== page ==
Review - Danube (30 Hudson St, 212 791 3771)
We had a big group dinner at Danube recently, where we went through a fairly long tasting menu. Although expensive, it was pretty good, although I doubt I would go back.
The ambience is unusual, and lavish, feeling like some kind of Oriental harem room. There are strange couches, paintings, and mosaic styled walls, mostly in a lapis and purple tone.
The service is of a very high level but somewhat cloying. They keep a large staff of waiters and busboys on hand it seems so you are always getting fresh plates, stemware, and water filled up. It's wonderful, but for my tastes, just a little bit too hovering. That being said, its better to be too attentive than too little.
We had a large tasting dinner, and they started with a number of different kinds of breads. The basket had pretzels, and a variety of tubular rolls. They were pretty good, and served with fresh, softened butter.
Then came an amuse bouche of a winter squash soup with pumpkin seeds on top. It was creamy but very bland. I thought at first that maybe I was getting a cold (I was kind of dizzy that night) and could not taste anything, but others also noted it was very mild.
Next came a panna cotta of some kind. It was very bland and had the texture and taste of tofu. It was in a small pool of mushroom broth. By this point we had been there for an hour and I was pretty underwhelmed by the food, which was pretty enough but seemd too muted in flavor.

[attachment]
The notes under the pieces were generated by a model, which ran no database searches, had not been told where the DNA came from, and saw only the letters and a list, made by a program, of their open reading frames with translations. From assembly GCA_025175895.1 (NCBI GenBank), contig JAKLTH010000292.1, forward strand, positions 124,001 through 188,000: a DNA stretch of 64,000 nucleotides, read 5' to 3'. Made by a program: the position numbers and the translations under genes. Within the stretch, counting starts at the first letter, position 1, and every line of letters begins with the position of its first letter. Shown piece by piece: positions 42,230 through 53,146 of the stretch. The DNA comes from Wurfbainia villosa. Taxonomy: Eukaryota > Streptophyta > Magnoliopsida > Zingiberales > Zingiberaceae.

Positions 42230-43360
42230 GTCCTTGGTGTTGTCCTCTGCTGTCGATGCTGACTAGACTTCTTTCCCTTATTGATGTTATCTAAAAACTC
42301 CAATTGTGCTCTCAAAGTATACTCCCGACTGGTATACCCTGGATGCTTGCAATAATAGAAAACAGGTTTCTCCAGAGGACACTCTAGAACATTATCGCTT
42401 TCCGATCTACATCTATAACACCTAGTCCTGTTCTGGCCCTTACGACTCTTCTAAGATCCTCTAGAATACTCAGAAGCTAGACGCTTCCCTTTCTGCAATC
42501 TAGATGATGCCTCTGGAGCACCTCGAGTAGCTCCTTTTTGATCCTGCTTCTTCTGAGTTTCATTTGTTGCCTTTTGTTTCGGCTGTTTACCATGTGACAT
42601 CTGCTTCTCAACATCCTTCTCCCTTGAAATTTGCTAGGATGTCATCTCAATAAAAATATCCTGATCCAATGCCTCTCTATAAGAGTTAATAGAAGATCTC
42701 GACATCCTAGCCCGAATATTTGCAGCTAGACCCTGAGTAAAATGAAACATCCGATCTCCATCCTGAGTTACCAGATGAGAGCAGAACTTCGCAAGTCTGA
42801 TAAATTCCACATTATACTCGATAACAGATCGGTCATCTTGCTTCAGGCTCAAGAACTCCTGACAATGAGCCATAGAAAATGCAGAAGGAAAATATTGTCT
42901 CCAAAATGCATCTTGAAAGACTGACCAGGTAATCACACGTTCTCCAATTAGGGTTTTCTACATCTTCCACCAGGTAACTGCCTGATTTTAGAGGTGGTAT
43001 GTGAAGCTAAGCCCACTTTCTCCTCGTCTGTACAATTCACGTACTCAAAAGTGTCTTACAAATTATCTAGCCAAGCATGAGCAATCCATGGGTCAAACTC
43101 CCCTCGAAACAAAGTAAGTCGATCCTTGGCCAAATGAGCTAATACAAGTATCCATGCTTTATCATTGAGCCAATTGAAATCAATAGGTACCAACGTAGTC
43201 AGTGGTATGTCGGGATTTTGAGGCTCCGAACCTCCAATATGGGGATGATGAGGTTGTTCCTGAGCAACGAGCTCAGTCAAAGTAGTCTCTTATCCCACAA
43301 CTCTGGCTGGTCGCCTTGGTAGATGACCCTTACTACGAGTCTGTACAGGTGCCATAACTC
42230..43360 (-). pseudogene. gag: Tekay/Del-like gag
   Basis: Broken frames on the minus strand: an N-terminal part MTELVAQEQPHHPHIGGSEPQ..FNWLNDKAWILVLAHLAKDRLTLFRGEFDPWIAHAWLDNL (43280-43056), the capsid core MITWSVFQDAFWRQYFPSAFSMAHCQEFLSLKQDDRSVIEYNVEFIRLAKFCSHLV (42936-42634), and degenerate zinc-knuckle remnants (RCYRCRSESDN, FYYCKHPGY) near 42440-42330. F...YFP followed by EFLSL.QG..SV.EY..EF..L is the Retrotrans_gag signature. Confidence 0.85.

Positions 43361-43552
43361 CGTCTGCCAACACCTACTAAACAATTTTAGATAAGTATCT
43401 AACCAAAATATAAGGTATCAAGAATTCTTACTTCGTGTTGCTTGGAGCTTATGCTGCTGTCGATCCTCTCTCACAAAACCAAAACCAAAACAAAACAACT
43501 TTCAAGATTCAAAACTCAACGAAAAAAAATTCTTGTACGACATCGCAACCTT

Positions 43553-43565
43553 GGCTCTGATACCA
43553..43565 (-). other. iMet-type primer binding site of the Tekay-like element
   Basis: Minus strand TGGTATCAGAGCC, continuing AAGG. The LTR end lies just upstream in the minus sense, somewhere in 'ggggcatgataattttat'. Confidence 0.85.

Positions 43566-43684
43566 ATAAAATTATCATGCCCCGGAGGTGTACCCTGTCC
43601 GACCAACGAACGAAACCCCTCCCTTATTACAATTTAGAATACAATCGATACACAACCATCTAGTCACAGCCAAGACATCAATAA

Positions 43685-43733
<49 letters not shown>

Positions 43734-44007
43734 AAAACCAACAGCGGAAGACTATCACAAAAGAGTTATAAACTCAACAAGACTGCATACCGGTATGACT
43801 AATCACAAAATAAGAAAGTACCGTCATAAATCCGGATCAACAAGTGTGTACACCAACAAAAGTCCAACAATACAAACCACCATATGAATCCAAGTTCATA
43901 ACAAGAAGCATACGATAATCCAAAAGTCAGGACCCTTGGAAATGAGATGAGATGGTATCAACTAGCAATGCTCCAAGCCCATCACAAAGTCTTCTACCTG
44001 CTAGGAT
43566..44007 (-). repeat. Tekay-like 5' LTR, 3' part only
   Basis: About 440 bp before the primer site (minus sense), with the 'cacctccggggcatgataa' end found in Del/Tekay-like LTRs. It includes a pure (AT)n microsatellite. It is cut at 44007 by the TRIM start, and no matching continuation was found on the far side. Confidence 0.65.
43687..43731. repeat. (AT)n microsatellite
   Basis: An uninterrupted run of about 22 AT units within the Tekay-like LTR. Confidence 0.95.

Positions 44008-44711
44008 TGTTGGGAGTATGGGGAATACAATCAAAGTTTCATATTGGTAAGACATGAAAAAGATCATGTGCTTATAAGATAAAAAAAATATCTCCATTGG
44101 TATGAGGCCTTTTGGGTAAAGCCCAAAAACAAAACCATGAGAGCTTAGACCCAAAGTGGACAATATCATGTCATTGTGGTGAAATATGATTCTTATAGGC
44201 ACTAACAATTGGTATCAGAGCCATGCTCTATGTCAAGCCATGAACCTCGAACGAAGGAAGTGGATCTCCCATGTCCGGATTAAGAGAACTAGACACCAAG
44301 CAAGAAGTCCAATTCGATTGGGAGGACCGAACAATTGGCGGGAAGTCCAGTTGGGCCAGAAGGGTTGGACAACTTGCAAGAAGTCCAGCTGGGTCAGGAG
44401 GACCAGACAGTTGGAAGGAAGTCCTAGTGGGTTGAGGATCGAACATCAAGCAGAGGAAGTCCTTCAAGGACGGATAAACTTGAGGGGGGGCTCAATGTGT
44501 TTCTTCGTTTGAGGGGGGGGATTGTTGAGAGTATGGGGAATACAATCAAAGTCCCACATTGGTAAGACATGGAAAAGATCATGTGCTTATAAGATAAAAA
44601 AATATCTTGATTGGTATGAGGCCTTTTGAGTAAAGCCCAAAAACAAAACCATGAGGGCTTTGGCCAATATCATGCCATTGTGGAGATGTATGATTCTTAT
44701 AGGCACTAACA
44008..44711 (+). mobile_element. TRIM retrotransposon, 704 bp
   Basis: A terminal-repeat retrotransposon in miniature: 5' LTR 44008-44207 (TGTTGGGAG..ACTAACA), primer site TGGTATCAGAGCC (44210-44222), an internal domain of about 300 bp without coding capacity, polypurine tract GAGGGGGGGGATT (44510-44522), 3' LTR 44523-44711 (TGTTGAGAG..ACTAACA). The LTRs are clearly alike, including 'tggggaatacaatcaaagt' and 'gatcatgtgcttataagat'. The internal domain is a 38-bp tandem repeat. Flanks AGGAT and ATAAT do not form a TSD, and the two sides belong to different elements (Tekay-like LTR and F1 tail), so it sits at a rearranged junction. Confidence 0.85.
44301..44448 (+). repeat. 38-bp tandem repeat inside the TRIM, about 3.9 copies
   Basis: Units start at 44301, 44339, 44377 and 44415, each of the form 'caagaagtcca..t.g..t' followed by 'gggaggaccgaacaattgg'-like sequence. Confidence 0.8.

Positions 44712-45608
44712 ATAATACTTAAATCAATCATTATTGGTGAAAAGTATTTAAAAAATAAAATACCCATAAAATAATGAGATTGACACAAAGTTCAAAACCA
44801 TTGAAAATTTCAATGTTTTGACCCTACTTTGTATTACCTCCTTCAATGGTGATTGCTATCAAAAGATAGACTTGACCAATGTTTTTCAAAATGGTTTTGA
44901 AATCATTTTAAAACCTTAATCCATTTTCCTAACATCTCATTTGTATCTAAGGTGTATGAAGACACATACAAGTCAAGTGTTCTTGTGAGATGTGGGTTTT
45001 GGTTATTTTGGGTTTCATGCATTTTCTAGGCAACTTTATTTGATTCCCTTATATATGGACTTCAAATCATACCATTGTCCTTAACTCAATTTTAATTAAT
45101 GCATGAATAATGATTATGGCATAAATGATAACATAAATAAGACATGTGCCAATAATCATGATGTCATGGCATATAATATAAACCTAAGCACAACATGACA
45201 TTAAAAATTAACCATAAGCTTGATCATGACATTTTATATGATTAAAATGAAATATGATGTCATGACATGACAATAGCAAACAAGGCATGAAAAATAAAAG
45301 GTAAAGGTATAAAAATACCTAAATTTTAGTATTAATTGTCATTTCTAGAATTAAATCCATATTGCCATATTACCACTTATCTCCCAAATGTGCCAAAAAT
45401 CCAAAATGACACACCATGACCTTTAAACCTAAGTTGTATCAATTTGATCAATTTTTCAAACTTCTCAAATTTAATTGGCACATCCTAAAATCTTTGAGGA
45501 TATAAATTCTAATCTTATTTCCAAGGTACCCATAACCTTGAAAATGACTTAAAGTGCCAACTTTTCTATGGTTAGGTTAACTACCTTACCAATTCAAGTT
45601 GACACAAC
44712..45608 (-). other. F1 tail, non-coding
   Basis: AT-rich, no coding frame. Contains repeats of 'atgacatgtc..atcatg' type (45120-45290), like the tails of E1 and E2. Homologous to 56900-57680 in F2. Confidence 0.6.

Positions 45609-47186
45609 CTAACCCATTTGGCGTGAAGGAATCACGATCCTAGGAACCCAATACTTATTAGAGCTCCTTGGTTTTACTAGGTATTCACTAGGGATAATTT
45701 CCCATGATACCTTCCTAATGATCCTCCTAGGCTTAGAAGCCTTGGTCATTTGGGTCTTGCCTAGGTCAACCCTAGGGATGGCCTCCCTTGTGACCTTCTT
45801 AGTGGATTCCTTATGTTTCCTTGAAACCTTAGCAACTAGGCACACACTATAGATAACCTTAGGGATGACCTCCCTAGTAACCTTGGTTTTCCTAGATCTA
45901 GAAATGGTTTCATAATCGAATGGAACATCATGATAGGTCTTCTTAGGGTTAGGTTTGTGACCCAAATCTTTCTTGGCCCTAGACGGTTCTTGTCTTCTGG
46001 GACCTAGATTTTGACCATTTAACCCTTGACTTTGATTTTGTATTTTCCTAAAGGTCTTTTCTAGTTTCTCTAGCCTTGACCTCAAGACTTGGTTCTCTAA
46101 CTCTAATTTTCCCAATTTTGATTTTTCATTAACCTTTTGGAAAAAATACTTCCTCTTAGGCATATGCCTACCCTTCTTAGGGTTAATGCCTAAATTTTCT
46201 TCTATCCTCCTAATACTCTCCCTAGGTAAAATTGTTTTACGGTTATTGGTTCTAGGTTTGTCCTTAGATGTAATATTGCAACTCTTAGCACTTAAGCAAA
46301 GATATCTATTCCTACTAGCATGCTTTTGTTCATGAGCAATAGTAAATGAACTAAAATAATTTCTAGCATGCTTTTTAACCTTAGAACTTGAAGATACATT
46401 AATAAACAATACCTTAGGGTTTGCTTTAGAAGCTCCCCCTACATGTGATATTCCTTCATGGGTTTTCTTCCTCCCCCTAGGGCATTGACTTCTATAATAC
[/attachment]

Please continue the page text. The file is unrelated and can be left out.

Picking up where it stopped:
The next course was a piece of warm poached salmon with a marzipan crust. This was texturally quite smooth, but again not particularly flavorful. You could tell it was an excellent piece of fish and that the marzipan crust was fresh, and probably made there. I was thinking I was seriously pulling down a head cold now since I could taste so little.
After that they brought out a plate of mushroom ravioli with cepes. This was excellent and you could really taste the rich earthy notes of the mushrooms. I could have eaten about 3 more portions of this.
Next up was a lamp rib chop, which was served rare and quite delicious. It was on a bed of some kind of green I think. Very juicy and excellent quality, although a bit small.
After that came loin of venison, over braised red cabbage. Normally, I don't care for the livery flavors of deer, but this was not gamey and the cabbage was a perfect pair. This was delicious and a real unusual treat. It definitely seemed very central European.
After that came a braised beef cheek with baby parsnips. This was absolutely brilliant -- the meat was rich and flavorful, tasting like a kind of brisket/short rib. Very filling, very juicy and just fantastic. The parsnips were excellent as well, ripe and sweet.
Then we had a cold sherbet with raspberry compote to start the desserts. This was pretty good.
Next up was a chocolate cake with some molten interior. It was cakier than the trite molten flourless cakes that are ubiquitous in NYC dessert menus. Probably more true to what Viennese would make.
Then finally came petit fours and some kind of mini cinammon cake wedges. These were also very good and quite nice with coffee for those who got that.
As you can see, we had a lot of courses, and dinner was pretty time consuming, probably around 3.5 hours. It was excellent, but quite expensive, and I can see why it gets the Michelin ratings it does. As much as I liked it, the next time I was looking to drop $$$ for a special night I'd probably try another place that I had not been to.